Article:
P. falciparum strain 3D7 was provided by The Malaria Research and Reference Reagent Resource Center (MR4) and cultivated in vitro as described previously [12]. Human red blood cells (RBCs) and serum were provided by the Japan Red Cross. P. berghei strain ANKA was also provided by MR4. Passage, gene manipulation, and cloning of the parasite were performed as previously described [13] in ddY mice purchased from Japan SLC (Shizuoka, Japan). We passaged the parasite when parasitemia reached approximately 5%. One drop of blood (~5 μL) was suspended in 100 μL of phosphate-buffered saline (PBS) and injected intraperitoneally into another mouse. Parasite specimens for mass spectrometry analysis of SA were collected from whole blood of infected ddY mice using the same method of infection. All other experiments, including survival, experimental cerebral malaria (ECM) assessment, and cytokine and prostaglandin measurements were performed in the C57BL/6 mouse strain. Female mice aged 6–9 weeks old were purchased from Japan SLC. T. gondii strain RH and 2F were used with in vitro conditions [14]. T. gondii was cultivated with human foreskin fibroblast (HFF) cells (Millipore, Darmstadt, Germany). All animal experiments were conducted in accordance with the Guidelines for Animal Experimentation of the Japanese Association for Laboratory Animal Science and were approved by the Institutional Animal Care and Use Committee of the National Institute of Infectious Diseases (permission numbers: 112142, 213010, and 214004). All surgery was performed under isoflurane (Merck, Whitehouse Station, NJ) anesthesia and all efforts were made to minimize suffering.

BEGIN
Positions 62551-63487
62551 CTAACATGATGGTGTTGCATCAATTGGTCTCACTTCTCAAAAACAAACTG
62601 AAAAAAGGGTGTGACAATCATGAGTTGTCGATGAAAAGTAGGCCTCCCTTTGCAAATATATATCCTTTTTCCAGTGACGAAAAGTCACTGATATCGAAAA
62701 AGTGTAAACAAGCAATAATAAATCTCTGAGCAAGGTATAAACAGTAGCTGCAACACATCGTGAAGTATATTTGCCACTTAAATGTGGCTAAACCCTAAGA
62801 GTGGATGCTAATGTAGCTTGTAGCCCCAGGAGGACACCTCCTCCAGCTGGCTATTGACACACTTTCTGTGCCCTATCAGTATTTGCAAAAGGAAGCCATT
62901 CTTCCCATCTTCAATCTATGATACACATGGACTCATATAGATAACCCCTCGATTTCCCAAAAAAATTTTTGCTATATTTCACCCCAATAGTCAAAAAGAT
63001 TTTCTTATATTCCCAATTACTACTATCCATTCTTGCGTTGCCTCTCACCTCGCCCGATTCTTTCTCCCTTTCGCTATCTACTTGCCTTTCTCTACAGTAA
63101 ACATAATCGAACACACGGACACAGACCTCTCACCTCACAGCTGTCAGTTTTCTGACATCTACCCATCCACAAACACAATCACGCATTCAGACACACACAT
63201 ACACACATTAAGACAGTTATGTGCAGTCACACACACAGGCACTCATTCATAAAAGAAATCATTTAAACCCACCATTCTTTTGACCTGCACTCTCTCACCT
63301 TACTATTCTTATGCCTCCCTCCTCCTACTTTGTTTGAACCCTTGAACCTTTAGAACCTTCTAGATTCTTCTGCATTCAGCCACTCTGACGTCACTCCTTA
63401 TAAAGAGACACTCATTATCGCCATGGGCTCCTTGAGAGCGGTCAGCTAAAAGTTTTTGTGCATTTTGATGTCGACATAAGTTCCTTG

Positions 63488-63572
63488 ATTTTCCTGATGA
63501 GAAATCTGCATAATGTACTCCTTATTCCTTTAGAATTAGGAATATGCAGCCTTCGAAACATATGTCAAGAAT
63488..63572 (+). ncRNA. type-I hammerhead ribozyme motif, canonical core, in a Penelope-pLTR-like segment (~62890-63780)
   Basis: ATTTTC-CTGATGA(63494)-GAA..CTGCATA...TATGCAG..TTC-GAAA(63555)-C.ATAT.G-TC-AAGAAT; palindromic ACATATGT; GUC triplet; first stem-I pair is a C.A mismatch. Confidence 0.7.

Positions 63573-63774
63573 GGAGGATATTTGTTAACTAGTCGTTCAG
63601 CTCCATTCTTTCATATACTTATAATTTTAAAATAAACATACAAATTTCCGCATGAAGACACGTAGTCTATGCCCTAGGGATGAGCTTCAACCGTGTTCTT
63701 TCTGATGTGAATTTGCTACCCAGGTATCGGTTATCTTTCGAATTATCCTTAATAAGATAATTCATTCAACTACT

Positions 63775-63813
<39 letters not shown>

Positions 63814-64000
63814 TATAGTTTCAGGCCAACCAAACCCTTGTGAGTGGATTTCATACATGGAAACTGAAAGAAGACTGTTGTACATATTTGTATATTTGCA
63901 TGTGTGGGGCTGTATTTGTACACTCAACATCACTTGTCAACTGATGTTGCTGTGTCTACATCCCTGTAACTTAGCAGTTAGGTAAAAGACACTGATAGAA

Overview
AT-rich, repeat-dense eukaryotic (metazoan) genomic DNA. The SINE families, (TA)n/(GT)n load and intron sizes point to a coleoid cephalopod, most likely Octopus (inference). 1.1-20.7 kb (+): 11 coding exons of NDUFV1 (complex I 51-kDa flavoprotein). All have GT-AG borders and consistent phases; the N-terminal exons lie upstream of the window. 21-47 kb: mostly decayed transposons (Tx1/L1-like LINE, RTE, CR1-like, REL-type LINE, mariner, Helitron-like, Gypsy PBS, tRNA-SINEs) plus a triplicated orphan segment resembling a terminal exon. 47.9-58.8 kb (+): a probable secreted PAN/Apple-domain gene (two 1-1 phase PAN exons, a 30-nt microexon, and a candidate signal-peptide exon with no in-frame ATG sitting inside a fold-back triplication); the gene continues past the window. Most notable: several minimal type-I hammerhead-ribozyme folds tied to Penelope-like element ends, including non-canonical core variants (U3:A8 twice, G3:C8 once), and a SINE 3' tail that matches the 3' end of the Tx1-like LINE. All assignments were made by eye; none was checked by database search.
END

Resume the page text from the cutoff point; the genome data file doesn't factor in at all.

Salicylic acid determination